What are you not hearing? - Michelle Gibbings

What are you not hearing?

It was the famous Sufi poet, Rumi, who wrote: “Out beyond ideas of wrongdoing and rightdoing, there is a field. I’ll meet you there”.

A beautiful statement, which is often easier said than done.

Humans are quick to judge, and once we’ve made up our mind about someone (or something) it can be even harder to change.

Amy Cuddy in her book Presence: bringing your boldest self to your biggest challenges recounts how when we first meet someone, we are trying to answer two questions:

  • ‘What are this person’s intentions toward me?’
  • ‘How strong and competent is this person?’

In doing this, she says, we are judging firstly, how warm and trustworthy the person is, and secondly, whether or not we think they’re capable of enacting their intentions. We make these assessments often relying on a raft of non-substantive factors. For example, how the person smiles, whether they make eye contact and what they wear.

Sadly, often that assessment can be off the mark, which is why listening – really listening – is essential.

Kate Murphy, author of You’re Not Listening: What You’re Missing and Why It Matters highlights how it is through listening we learn about ourselves (and others) and connect, engage and empathise with others too.

Despite its criticality, listening is a skill that many of us lack. To counteract this, Kate suggests adopting a listener’s demeanour. This is where your movement and expression actively displays interest in what the other person is saying. Your eyes don’t dart, wander around the room or look at objects such as your mobile phone. You don’t fidget. Instead, your body is relaxed, open and accepting.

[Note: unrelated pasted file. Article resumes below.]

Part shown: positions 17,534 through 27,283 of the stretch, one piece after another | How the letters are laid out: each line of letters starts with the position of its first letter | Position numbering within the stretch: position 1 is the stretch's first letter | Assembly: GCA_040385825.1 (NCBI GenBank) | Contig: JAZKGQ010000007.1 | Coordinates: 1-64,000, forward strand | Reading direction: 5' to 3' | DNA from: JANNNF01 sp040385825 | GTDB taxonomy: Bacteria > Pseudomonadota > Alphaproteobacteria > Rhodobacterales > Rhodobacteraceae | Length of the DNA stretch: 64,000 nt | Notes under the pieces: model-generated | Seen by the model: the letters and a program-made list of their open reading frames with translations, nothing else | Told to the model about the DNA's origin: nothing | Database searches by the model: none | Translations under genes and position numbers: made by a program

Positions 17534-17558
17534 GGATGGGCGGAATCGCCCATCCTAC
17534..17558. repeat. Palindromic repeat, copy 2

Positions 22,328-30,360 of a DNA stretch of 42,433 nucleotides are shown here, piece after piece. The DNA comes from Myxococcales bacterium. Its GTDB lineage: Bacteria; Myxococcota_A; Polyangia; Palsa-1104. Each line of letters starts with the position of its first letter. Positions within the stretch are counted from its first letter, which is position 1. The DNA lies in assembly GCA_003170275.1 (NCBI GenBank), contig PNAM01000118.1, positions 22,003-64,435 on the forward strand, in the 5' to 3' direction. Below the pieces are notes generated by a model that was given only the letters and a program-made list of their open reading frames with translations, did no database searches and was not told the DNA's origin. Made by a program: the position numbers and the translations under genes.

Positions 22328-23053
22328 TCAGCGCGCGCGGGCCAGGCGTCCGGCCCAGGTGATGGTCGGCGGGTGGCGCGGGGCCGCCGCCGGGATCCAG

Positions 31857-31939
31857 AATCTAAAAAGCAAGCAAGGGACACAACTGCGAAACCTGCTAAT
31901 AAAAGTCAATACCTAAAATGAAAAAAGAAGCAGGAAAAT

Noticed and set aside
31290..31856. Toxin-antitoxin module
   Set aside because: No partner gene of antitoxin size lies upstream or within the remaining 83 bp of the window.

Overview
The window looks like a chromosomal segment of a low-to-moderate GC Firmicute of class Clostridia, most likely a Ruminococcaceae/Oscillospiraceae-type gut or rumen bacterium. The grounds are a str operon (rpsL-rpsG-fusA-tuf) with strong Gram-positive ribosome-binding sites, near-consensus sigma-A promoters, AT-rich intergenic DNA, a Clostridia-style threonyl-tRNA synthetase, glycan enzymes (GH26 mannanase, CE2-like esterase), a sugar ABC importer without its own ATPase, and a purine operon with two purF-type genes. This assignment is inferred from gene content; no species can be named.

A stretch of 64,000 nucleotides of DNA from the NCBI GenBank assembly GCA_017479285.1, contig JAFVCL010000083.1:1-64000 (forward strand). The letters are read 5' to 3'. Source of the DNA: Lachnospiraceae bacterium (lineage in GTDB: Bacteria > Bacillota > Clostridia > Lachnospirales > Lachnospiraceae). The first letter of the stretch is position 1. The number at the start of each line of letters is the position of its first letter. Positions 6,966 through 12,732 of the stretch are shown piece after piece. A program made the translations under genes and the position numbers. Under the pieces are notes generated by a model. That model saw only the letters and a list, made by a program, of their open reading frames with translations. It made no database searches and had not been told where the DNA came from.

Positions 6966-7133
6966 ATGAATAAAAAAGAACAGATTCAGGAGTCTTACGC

In this way you are fully focused on what is being said. You are listening to the words, but also noticing the body language and subtle cues that are transmitted non-verbally. You are actively seeking to hear what they say, without rushing to interpretation and judgement.

Seeking to hear what is being said doesn’t mean you need to agree with what is being said. Instead, you are genuinely interested and curious as to what the person is saying. You ask questions and seek to clarify before sharing your ideas or providing a solution. You listen empathetically and with compassion because you are seeking to understand what they need without judgement. This is you striving to best understand how they feel, so you can acknowledge those feelings and then recognise what they need from you.

Creating the space and time for this approach requires deliberate effort.  To help, here are some tips to get you primed and positioned for a healthy conversation:

  • Schedule important conversations at the time of day when you know you will be most alert
  • Find a quiet place to have the conversation and turn off all distractions so you are fully present and not distracted or interrupted
  • Watch how you are reacting to the conversation. In particular, notice any physical cues and emotional reactions
  • Slow your mind down so you can take in what is being said and process what you are hearing and seeing
  • Notice where you are judging and the assumptions you are bringing to what you hear and see
  • Ask clarifying questions so you can check and confirm your interpretation
  • Ask questions with curiosity and genuine interest
  • Acknowledge that you’ve heard what they are saying, and that this issue matters to them
  • Accept that your role is often not to ‘solve’ the issue for them, but to create space so they can ‘solve’ the issue themselves

As the American Minister and positive thinking champion, Norman Vincent Peale said: “Change your thoughts and you change your world”.

It’s impossible to do that when you fail to listen.

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